It all starts with a "why?"
It all starts with a "why?"
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When life took a turn for the worse for Diane Prince a few years ago — there were problems with the business she ran with her husband and problems with their marriage that led to divorce — she saw it as a chance to reboot.
“I thought about what I wanted to do,” said Prince, 45, who suddenly found herself a single mother of three girls. “I realized then I could create something that would be my legacy business.”
That something is Winnie & Kat, a casual, contemporary clothing line with a Tupperware-style business model, known among cognoscenti as multilevel marketing (MLM) or direct sales. It’s named for Prince’s mother, who died at the age of 69 from a rare form of blood cancer, and her cousin, who lost her life to breast cancer while in her 40s. Before Prince decided on a clothing line, something she had no experience in — her previous business was in placing temporary workers — she decided on a direct sales business model.
“The party aspect is a real way for women who might be in a similar situation [to me] to create something for themselves,” the Agoura Hills resident said. “I realized there are so many other women, maybe divorced, maybe their husbands got laid off or they got laid off or they stay home with their kids and they’re really smart.”
For the uninitiated, the party aspect refers to festive gatherings during which merchandise is sold. The Winnie & Kat representative, known as an independent stylist, takes a cut of the sales, and the party hostess often scores free merchandise. When a new stylist comes on board under the tutelage of a veteran stylist, the veteran benefits from that new person’s sales.
Prince was especially inspired by the wild successes of the jewelry company Stella & Dot and of kitchen tool company Pampered Chef. Both rely on direct sales representatives. And while there may be a part of the population that looks down on MLM, in some cases mistakenly associating it with a pyramid scheme, Prince said, “There are just as many people who love it because of what it does for people. It changes people’s lives.”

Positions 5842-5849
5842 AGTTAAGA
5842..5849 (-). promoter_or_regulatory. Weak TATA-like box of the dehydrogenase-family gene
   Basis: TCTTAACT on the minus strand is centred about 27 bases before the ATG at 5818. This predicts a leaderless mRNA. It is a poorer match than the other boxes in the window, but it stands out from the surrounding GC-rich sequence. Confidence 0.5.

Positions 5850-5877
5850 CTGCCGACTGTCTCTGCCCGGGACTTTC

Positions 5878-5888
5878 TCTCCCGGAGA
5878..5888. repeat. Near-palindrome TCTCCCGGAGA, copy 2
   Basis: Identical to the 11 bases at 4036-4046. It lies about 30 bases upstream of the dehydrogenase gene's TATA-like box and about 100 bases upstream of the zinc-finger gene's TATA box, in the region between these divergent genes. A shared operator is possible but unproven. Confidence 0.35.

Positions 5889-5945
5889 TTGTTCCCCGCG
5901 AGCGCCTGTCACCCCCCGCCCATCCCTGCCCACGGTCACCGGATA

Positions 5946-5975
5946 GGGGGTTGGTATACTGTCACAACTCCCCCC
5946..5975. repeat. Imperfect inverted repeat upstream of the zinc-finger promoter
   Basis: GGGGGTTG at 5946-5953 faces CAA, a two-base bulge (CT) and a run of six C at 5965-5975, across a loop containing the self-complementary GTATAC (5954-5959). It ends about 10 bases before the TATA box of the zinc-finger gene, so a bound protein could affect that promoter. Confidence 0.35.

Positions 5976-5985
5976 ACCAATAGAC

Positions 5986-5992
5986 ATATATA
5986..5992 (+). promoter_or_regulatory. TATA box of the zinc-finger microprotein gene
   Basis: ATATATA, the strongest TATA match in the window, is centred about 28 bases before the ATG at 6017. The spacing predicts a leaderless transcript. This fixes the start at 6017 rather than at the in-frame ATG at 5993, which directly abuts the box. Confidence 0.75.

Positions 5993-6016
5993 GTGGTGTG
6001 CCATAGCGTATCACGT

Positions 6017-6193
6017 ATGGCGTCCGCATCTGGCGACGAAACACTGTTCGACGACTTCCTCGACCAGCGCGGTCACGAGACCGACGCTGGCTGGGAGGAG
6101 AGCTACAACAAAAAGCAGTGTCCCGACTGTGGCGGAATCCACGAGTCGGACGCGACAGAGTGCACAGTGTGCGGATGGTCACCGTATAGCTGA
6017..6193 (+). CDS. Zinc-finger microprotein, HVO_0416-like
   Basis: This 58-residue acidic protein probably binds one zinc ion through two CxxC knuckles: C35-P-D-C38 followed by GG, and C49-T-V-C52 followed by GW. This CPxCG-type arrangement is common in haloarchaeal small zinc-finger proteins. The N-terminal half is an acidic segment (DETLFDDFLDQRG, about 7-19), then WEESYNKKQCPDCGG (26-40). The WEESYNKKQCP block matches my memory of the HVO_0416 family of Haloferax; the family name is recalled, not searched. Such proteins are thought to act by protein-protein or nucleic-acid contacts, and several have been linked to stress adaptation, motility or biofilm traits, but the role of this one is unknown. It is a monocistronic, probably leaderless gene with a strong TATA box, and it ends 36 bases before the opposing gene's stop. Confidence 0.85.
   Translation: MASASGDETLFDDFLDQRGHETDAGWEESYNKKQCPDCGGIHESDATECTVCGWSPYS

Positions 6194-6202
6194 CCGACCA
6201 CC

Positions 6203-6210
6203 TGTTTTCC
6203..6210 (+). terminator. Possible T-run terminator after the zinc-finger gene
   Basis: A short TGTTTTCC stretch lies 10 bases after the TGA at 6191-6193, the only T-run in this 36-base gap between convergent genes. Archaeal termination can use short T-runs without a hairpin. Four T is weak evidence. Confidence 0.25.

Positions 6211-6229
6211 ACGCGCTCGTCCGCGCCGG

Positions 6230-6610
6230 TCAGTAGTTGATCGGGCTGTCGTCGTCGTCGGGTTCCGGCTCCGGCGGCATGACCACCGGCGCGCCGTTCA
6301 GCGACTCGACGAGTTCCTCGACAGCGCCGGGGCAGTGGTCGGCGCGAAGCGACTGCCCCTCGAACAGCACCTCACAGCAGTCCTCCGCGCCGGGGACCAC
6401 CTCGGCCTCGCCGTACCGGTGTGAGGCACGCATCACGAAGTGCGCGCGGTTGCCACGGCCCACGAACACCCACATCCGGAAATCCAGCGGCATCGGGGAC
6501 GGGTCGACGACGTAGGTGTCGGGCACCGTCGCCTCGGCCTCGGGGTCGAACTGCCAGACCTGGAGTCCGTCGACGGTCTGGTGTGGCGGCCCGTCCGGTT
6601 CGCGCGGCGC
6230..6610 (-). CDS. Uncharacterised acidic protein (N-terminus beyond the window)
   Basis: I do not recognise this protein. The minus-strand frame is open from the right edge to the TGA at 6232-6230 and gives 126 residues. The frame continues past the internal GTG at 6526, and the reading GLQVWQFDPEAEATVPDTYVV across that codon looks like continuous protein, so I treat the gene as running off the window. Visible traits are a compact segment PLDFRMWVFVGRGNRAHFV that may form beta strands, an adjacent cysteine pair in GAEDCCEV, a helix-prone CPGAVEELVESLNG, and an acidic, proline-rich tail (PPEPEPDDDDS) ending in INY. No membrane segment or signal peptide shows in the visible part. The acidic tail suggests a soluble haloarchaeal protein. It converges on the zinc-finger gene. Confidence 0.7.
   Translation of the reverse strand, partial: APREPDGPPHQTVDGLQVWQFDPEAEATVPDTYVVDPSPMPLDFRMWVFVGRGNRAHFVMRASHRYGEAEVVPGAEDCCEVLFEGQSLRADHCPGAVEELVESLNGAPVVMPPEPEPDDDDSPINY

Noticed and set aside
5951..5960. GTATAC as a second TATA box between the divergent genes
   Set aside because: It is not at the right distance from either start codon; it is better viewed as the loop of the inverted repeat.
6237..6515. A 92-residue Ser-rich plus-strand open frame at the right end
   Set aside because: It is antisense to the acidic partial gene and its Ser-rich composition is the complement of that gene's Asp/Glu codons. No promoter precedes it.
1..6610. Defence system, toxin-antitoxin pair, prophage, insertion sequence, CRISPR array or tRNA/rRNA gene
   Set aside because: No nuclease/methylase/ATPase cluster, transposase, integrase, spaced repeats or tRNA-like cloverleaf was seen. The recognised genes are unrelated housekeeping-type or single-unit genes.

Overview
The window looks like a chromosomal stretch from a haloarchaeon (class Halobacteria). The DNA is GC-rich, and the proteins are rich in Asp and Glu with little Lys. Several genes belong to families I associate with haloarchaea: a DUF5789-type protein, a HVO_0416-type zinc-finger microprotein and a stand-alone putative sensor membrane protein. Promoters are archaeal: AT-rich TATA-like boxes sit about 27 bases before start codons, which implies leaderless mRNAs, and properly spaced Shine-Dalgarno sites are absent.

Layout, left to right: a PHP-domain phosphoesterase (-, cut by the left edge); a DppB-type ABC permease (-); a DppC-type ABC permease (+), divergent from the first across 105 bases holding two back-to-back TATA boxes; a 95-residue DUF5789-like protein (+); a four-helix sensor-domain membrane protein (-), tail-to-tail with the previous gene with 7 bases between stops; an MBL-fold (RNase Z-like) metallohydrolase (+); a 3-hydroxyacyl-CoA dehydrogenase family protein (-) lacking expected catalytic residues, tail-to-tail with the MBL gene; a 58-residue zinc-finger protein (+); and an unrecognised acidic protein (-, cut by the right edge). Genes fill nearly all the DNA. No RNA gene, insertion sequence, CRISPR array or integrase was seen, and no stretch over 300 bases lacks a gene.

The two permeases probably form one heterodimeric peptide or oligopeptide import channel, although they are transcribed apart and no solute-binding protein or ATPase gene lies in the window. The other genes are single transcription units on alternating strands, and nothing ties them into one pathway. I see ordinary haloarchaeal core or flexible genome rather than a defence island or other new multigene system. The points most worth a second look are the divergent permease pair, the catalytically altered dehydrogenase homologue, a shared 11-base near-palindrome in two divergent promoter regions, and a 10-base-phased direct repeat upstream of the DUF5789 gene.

It’s certainly changed Prince’s life since she founded the company in her garage in 2012. (It just moved to an office in Westlake Village in June.) She may not design the clothes, but she busies herself motivating her troops via Facebook and phone. Every Monday, she does a live webinar for the stylists, and she pens a weekly newsletter.
Prince oversees the business side of Winnie & Kat, including financial projections, and she takes a very hands-on role with the fashions. She creates the collections, determining, for example, that each season there will be so many pants, so many dresses, and so on, and collaborates with her designers.
All Winnie & Kat clothing is designed and manufactured in the United States. (Prince tried one season in China but did not see any savings.) And all of it is “soft,” to use Prince’s term.
“Everyone’s wearing soft clothes now,” she explained. “Instead of wearing yoga wear all day, you can look really put together and cute.”
There are T-shirts and leggings, simple raglan shirts and little black dresses. The color palette tends to be mainly neutrals with pops of colors each season. This fall, for example, there are aurora red dresses and sea fog (aka lavender) long-sleeved shirts. Prince doesn’t rely on costly forecasts from color experts; she just uses Google.
Most items are under $100. The exceptions are very few dresses and winter coats, including one yummy, knee-length, shawl-style fleece coat priced at $128.